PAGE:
High blood pressure in early pregnancy raises risk of birth defects, irrespective of medication

Women with high blood pressure (hypertension) in the early stages of pregnancy are more likely to have babies with birth defects, irrespective of commonly prescribed medicines for their condition, finds new research published in the British Medical Journal today.

The finding suggests that it is the underlying hypertension, rather than the use of in , that increases the risk of birth defects.

Angiotensin-converting enzyme (ACE) inhibitors are a type of antihypertensive medication commonly prescribed to tackle hypertension. It is already known that they have a on fetuses in the second or third trimesters, but their effects on a fetus during the mother's first trimester is still unclear.

So researchers led by Dr De-Kun Li of the Kaiser Foundation Research Institute in California, set out to see if there was an association between using ACE inhibitors during a woman's first trimester and birth defects.

They studied data on 465,754 mother-infant pairs from the Kaiser Permanente Northern Californian region between 1995 and 2008. Data was also available on which medications had been prescribed and dispensed to these women.

Analysis showed that women who used ACE inhibitors in their first trimester were more likely to have a baby with some form of birth defect compared with women who did not have hypertension or who had not used any form of antihypertensive medication.

However, a similar elevated risk was found among women who used other antihypertensive drugs and those with hypertension who did not take any antihypertensive medication.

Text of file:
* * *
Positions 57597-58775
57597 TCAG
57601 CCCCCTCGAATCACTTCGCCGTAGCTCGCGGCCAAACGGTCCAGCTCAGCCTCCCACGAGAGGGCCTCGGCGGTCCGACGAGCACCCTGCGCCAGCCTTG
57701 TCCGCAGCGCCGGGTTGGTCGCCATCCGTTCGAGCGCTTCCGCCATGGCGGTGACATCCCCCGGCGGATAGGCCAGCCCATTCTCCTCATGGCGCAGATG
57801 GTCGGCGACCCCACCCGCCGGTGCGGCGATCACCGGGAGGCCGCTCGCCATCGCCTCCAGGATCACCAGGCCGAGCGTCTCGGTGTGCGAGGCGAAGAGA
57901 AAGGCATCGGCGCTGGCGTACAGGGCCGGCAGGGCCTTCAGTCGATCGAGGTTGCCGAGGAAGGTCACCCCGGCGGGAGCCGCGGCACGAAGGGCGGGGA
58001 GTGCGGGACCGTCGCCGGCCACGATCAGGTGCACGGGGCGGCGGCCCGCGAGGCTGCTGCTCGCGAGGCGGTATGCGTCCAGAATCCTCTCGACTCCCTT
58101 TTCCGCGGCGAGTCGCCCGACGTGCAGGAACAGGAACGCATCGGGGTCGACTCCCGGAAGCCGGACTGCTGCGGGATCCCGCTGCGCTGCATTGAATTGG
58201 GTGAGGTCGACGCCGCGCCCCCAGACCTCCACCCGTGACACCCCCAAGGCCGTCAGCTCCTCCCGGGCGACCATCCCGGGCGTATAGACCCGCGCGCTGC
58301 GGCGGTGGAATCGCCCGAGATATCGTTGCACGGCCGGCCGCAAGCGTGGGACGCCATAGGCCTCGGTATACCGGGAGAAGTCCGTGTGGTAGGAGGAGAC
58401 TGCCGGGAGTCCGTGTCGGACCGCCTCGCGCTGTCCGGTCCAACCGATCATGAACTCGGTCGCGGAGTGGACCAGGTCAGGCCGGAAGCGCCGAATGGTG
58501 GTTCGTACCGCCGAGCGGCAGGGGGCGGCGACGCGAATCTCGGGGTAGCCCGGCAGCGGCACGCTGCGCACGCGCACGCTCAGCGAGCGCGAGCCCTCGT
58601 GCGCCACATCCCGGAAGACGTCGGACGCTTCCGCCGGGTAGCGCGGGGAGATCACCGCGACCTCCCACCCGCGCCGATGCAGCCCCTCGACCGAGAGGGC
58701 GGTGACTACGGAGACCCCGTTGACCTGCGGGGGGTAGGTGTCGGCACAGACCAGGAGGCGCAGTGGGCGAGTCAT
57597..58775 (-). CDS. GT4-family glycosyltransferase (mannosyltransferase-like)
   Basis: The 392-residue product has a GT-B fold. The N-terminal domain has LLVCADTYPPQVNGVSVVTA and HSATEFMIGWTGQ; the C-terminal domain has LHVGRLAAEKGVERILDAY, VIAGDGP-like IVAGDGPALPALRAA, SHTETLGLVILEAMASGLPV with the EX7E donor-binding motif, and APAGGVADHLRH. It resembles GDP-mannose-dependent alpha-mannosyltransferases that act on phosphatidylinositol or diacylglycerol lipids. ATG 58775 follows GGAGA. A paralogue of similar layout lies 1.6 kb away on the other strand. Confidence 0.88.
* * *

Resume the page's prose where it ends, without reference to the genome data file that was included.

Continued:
The researchers conclude: "Our finding suggests that it is likely the underlying hypertension rather than use of antihypertensive drugs in the first trimester that increases the risk of birth defects in offspring."

In an accompanying editorial, Professor Allen Mitchell from Boston University says that - based on the available studies - it would appear reasonable to conclude that exposure to poses no greater risk of birth defects than other antihiypertensives, and that it is the underlying hypertension that places the fetus at risk.

He believes that, while clinicians must certainly identify and control hypertension, particularly in pregnancy, "we have much to learn about how hypertension can cause birth defects."

Related Stories

Widespread use of medications among pregnant women reported

date Apr 25, 2011

Researchers from Boston University's Slone Epidemiology Center, in collaboration with the Centers for Disease Control and Prevention (CDC) and Harvard School of Public Health, have reported widespread and increasing medication ...

No link between antidepressants and birth defects

date May 22, 2008

Expectant mothers can safely use prescribed antidepressants during their first trimester, according to a new study from the Université de Montréal and Ste. Justine Hospital published in the May edition of the British Jo ...

Recommended for you

Self-hypnosis training doesn't cut epidural use

date May 26, 2015

(HealthDay)—Self-hypnosis training does not reduce women's epidural use during childbirth, according to a study published online May 11 in BJOG: An International Journal of Obstetrics and Gynaecology.

ACOG urges expedited partner therapy for some STIs

date May 25, 2015

(HealthDay)—For patients with sexually transmitted infections (STIs), such as gonorrhea and chlamydia, whose partners are unable or unwilling to seek care, expedited partner therapy can be used to prevent ...

German woman, 65, gives birth to quadruplets

date May 23, 2015

A 65-year-old teacher from Berlin has given birth to quadruplets after a pregnancy that was widely criticized by medical professionals because of her age, RTL television said Saturday.

More evidence C-sections riskier for moms

date May 20, 2015

(HealthDay)—Women who deliver their first baby by cesarean section are more likely to need blood transfusions and be admitted to intensive care units than women who opt for a vaginal delivery, U.S. health ...

User comments

Please sign in to add a comment. Registration is free, and takes less than a minute. Read more

Click here to reset your password.
Sign in to get notified via email when new comments are made.